A lot of us romanticise the outdoors in our childhood memories. We recall the warm summer days, playing outside until it got dark and taking advantage of the playground nature offered.
I think a majority of children grow up with an intimate relationship with nature, and this is something brought with us into adult life. Sex, love and nature — all are intrinsically combined, whether we realise it or not. Now, I’m not suggesting that our sexual awakening stems from time spent pottering about the garden watering the plants in your little wellie boots, but it’s outside where we discovered forms of fascination and excitement.
“Outside was the backdrop of the first serious, or should I say, official, relationships.”
The outdoors provided us with a sense of freedom. This is especially true in our early teen years, with one of the most frequently asked questions being “You coming out?”. Growing up in Ireland saw hours of locally walking to and fro, kicking the ball about and gossiping (so thankful that photos taken on Retrica have been lost). Outside was the backdrop of the first serious, or should I say, official, relationships. Sitting on the grass on a summer’s day along with ten others, one of them most likely being your wingman/woman, with a Mr Freeze ice pop. The first kiss: most common locations being discos, a wooded area, fields and GAA clubs. The Gaeltacht too, of course. Standardly awkward, but so innocent and exciting. Perhaps, on a walk, you’re handed a dandelion they’ve picked for you.
Of course, so many considered romantic settings are outside. Whether that be a cliff at sunset or the Phoenix Park at night (where you are urged to take used condoms with you. They are not biodegradable…). According to Trips to Discover, some of the world’s most popular proposal spots include beaches of Hawaii, Niagara Falls, Isle of Sky and the Cliffs of Moher. Nature’s palette is attractive. Green has always signified growth, rebirth, health and fertility — with this, what turned people on four hundred years ago? Good crops? Land as well as a handsome dowry?
“Today, a single rose or a huge bouquet can symbolise love, grievance or appreciation”
Flowers. Why is giving blossoms to those we care about considered a thoughtful and beautiful gesture? Because they look pretty? Does consumerism say so? Certain pieces of nature possess their own love language, which varies from culture to culture. Were flowers the original aphrodisiac? The ancient Greeks initially brought flowers to the temples as offerings to the gods, but this religious practice evolved into giving thanks for beautiful women or earthly goddesses. Centuries later, aristocrats of Victorian England — an era in which the expression of outward emotion was frowned upon — began to express themselves through flowers. Floriography, the language of flowers, flourished during this time of strict behaviours and the prohibition of flirtatious conservations. Today, a single rose or a huge bouquet can symbolise love, grievance or appreciation; just like in the confined passions of the Victorian era, flowers send a message without words, love and nature hand in hand.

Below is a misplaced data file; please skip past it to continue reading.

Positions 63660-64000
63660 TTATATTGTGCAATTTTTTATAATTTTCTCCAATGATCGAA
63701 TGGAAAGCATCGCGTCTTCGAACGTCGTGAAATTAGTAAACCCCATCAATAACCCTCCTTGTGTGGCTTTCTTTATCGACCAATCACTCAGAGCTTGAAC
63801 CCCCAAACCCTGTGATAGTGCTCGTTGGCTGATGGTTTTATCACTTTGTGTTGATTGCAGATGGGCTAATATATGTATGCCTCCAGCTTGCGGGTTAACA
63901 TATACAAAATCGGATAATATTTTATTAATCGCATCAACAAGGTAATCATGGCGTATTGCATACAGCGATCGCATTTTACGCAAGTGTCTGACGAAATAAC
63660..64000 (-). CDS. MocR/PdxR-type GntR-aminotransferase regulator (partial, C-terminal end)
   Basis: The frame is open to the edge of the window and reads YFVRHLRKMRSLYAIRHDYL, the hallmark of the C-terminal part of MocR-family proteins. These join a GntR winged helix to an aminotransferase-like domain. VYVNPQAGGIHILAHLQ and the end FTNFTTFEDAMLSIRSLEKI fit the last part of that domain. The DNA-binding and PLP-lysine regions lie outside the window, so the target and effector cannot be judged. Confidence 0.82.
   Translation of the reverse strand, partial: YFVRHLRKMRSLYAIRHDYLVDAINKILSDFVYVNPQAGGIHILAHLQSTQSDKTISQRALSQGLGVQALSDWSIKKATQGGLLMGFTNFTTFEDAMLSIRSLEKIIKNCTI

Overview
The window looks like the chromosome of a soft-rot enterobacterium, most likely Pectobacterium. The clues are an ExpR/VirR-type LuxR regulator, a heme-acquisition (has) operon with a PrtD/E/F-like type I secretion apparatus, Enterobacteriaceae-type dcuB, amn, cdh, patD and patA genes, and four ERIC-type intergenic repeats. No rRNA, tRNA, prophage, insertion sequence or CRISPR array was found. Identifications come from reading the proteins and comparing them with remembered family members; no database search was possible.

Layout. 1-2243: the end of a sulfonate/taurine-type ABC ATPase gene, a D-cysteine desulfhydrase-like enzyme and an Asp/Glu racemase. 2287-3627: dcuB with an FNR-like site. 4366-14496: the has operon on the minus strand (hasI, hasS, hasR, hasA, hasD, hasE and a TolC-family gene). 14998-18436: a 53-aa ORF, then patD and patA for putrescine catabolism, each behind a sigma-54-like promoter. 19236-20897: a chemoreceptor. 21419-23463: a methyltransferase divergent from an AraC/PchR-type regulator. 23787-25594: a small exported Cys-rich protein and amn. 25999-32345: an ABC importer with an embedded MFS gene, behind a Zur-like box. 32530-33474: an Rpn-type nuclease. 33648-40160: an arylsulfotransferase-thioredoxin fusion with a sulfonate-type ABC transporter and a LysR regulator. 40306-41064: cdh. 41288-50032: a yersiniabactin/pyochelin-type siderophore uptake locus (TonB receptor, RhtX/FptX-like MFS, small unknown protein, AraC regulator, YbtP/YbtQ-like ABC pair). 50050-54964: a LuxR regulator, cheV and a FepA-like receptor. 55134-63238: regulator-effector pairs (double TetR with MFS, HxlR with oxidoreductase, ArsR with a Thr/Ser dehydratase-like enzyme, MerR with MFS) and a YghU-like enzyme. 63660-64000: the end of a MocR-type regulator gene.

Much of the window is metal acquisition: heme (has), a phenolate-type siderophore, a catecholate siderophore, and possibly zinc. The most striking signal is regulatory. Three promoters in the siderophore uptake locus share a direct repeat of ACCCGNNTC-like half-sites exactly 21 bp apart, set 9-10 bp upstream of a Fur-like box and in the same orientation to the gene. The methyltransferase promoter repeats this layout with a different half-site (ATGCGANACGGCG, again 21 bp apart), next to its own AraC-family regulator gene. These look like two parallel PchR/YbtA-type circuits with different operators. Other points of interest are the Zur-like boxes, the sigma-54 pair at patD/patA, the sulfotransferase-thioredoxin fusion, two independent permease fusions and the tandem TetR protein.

Sometimes we put pressure on nature to be visually beautiful. I can’t help but wonder how the world must have differed in the eyes of creatives in a time without the imminent issues of pollution or climate change. When it comes to the literary sources used by the greats, would they have differed if they lived through the ecological state our planet suffers in today? Would Shakespeare have ambiguously referenced the melting of the ice caps in his tragedies? Would Macbeth’s inner turmoil have symbolised the crashing ice? Would Yeats have wished for his soul to be transcended back to Innisfree if empty cans of Orchard Thieves floated in the lake or sewage disposed of in it? As our earth deteriorates, along with it so does its beauty and our sentimental relationship with nature.